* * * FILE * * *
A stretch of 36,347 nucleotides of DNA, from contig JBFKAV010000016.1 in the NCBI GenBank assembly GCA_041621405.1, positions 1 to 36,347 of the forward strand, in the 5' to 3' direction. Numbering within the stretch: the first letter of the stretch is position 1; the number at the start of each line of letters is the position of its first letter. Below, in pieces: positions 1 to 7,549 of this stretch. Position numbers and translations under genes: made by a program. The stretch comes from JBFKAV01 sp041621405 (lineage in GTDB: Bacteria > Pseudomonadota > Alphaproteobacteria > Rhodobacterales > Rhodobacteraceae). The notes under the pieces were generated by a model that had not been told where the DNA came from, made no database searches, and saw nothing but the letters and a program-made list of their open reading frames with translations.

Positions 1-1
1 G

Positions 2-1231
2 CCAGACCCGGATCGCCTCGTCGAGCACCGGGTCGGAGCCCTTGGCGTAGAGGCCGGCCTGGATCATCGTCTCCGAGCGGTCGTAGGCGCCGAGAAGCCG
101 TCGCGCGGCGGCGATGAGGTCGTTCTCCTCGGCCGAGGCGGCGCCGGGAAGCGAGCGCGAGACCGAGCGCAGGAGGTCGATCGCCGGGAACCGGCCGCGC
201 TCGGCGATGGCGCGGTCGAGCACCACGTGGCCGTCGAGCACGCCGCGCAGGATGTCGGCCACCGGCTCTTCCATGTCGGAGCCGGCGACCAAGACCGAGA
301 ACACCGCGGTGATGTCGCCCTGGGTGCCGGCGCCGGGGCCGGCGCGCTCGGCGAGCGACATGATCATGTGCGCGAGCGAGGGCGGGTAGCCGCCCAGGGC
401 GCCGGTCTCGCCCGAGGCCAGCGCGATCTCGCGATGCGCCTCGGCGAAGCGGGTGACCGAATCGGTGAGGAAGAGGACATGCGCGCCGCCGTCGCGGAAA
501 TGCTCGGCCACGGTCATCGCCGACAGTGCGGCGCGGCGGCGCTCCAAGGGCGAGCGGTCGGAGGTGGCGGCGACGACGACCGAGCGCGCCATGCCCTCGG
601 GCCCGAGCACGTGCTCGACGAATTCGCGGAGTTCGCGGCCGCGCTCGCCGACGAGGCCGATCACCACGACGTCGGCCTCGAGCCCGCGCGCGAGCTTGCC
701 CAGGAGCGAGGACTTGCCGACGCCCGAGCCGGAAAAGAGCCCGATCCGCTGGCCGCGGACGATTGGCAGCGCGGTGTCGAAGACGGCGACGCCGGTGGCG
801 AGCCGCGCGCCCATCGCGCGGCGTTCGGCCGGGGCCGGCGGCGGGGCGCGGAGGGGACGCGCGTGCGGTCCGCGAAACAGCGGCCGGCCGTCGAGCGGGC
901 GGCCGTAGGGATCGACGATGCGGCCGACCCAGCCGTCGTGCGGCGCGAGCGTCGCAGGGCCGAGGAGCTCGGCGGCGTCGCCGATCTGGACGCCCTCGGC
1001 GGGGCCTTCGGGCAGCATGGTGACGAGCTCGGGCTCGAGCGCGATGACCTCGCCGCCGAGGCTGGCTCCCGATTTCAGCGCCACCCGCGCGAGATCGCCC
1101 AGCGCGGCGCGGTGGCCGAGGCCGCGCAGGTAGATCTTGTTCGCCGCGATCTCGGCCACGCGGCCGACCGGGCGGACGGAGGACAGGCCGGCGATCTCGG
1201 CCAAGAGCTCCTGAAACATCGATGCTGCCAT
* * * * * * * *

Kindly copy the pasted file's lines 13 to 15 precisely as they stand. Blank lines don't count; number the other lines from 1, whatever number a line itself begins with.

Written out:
801 AGCCGCGCGCCCATCGCGCGGCGTTCGGCCGGGGCCGGCGGCGGGGCGCGGAGGGGACGCGCGTGCGGTCCGCGAAACAGCGGCCGGCCGTCGAGCGGGC
901 GGCCGTAGGGATCGACGATGCGGCCGACCCAGCCGTCGTGCGGCGCGAGCGTCGCAGGGCCGAGGAGCTCGGCGGCGTCGCCGATCTGGACGCCCTCGGC
1001 GGGGCCTTCGGGCAGCATGGTGACGAGCTCGGGCTCGAGCGCGATGACCTCGCCGCCGAGGCTGGCTCCCGATTTCAGCGCCACCCGCGCGAGATCGCCC